Polaris still has a good deal of this kind of action, but there is an excellent problem (though the reader spots at least part of the solution annoyingly earlier than the narrator). Though there is perhaps a little too much action, in that it takes away from the problem, the problem is the central point of this novel -- this is definitely an example of the old Amis definition of science-fiction as "the plot as hero". It is a good piece of science-fiction with a detective theme; moreover it plays fair with the reader. The solution is one that the reader could have guessed at on the information given in the book.

If anyone has not yet read Talent for War (and those reading my comments will realise that I strongly recommend that they do), they really should read it before reading this novel, as, though the references to the conclusion of the earlier book are in passing, it would definitely reduce the pleasure of first reading of Talent to have read this first.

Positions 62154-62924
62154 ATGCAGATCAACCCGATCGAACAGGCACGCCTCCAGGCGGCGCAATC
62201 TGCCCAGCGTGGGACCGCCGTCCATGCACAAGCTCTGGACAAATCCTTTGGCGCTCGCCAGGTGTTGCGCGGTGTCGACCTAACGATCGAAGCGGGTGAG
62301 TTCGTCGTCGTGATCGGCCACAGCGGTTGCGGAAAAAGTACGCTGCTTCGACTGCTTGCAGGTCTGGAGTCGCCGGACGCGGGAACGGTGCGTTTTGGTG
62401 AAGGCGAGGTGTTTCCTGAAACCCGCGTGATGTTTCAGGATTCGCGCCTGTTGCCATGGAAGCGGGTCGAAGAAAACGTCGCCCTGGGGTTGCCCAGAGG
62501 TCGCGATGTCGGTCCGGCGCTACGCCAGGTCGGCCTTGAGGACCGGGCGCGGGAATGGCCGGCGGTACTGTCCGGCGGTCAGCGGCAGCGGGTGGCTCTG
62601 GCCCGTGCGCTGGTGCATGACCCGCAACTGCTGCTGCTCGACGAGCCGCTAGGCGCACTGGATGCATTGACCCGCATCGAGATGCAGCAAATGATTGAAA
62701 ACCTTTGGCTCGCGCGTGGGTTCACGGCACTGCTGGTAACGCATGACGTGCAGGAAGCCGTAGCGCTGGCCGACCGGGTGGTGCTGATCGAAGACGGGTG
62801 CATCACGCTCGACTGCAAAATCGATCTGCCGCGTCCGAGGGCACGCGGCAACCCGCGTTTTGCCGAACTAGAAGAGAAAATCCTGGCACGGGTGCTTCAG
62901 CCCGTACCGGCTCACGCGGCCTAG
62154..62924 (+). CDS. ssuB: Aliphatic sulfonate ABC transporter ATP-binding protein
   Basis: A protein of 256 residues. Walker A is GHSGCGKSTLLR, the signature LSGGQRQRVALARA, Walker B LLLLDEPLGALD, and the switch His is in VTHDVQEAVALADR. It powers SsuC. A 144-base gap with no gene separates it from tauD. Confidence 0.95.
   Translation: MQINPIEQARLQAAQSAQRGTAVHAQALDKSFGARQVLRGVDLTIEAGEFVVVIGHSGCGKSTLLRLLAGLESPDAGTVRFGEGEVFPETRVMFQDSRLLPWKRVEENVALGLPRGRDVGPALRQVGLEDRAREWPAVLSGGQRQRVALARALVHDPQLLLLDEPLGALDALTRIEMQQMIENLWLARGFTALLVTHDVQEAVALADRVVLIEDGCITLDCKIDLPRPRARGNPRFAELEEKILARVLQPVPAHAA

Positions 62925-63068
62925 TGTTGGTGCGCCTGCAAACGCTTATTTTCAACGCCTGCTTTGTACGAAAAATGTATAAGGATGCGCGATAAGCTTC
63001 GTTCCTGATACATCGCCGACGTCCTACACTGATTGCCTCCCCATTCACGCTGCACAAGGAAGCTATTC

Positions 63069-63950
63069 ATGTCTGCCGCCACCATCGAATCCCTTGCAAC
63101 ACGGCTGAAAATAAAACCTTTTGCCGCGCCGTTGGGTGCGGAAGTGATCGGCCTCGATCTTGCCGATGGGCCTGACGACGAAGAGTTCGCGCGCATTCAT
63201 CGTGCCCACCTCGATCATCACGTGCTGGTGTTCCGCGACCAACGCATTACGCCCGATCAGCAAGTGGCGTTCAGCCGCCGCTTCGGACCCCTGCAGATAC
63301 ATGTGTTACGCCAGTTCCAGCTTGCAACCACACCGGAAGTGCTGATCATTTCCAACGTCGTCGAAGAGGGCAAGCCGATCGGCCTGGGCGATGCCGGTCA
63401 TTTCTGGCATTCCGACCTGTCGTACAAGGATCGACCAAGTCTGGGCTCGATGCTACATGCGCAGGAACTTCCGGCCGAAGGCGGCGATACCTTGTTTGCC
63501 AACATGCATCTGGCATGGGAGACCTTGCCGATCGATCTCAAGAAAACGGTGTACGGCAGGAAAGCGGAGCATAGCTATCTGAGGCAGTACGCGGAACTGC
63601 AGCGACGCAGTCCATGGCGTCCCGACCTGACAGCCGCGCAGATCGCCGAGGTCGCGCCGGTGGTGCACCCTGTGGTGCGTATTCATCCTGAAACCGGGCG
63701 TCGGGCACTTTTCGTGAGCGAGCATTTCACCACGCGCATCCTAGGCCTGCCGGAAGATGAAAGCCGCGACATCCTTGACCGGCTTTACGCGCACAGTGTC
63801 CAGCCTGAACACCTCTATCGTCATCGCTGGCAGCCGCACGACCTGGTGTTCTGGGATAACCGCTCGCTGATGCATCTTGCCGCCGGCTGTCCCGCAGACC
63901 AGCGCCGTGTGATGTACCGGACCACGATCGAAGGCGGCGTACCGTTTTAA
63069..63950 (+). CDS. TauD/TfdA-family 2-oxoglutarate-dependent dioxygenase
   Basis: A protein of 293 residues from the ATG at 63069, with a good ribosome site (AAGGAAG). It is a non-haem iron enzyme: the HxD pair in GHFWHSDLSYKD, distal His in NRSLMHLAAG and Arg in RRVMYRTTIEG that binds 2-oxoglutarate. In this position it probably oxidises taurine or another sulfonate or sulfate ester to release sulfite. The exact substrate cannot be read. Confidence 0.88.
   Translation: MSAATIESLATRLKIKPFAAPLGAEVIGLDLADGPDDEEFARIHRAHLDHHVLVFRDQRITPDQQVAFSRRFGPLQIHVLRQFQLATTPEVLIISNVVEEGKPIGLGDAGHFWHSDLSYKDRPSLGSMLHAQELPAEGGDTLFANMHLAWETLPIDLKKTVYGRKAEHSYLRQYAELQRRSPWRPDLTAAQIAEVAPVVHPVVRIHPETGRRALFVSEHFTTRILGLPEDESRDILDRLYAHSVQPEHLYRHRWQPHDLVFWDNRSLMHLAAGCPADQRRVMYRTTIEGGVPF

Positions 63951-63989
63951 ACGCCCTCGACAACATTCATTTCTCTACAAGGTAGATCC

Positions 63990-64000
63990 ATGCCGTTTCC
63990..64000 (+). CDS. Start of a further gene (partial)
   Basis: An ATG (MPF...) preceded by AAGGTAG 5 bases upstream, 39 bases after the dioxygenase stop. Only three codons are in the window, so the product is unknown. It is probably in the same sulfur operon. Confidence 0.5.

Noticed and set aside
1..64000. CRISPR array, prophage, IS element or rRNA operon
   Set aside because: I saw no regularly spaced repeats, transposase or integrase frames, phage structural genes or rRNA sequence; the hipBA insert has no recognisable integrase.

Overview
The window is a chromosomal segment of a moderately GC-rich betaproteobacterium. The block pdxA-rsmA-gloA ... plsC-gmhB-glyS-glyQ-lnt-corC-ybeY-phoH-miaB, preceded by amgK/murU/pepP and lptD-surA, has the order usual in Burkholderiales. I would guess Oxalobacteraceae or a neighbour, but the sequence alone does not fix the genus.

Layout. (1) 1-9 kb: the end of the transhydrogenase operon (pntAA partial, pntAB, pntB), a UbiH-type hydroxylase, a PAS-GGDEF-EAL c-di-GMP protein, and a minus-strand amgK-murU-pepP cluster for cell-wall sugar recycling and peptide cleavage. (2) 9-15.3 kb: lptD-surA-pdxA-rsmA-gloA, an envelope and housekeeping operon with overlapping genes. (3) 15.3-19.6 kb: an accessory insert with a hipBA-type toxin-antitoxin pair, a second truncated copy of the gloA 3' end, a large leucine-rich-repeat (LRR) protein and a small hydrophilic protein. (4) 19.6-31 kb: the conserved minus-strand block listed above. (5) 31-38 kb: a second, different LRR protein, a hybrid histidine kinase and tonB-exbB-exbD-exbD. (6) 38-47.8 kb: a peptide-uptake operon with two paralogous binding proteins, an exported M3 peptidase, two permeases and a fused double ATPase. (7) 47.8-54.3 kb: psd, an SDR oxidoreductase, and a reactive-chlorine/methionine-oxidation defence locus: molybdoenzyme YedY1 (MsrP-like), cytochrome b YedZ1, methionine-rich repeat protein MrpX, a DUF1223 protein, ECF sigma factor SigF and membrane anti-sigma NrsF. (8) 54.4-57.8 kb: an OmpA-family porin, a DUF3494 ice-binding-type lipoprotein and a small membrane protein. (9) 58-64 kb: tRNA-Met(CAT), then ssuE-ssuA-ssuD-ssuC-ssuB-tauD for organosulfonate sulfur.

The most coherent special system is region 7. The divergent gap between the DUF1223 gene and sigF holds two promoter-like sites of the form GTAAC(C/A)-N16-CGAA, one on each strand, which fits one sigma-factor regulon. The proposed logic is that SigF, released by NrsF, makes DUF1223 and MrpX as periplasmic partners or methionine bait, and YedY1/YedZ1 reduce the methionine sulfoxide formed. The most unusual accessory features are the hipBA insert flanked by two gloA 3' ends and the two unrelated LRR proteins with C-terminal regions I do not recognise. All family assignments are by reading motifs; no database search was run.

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Format: Mass Market Paperback
I'm fond of Jack McDevitt's work without really feeling that he rates among the greats. What sets him apart from most other SF writers is his tendency to approach his subject via the historical sciences - archaeology in the "Hutch" books and history/antiquarianism in the Alex Benedict books, of which this is one. It's an interesting angle, though it does require him to populate his galaxy with an unreasonable number of extinct alien civilisations!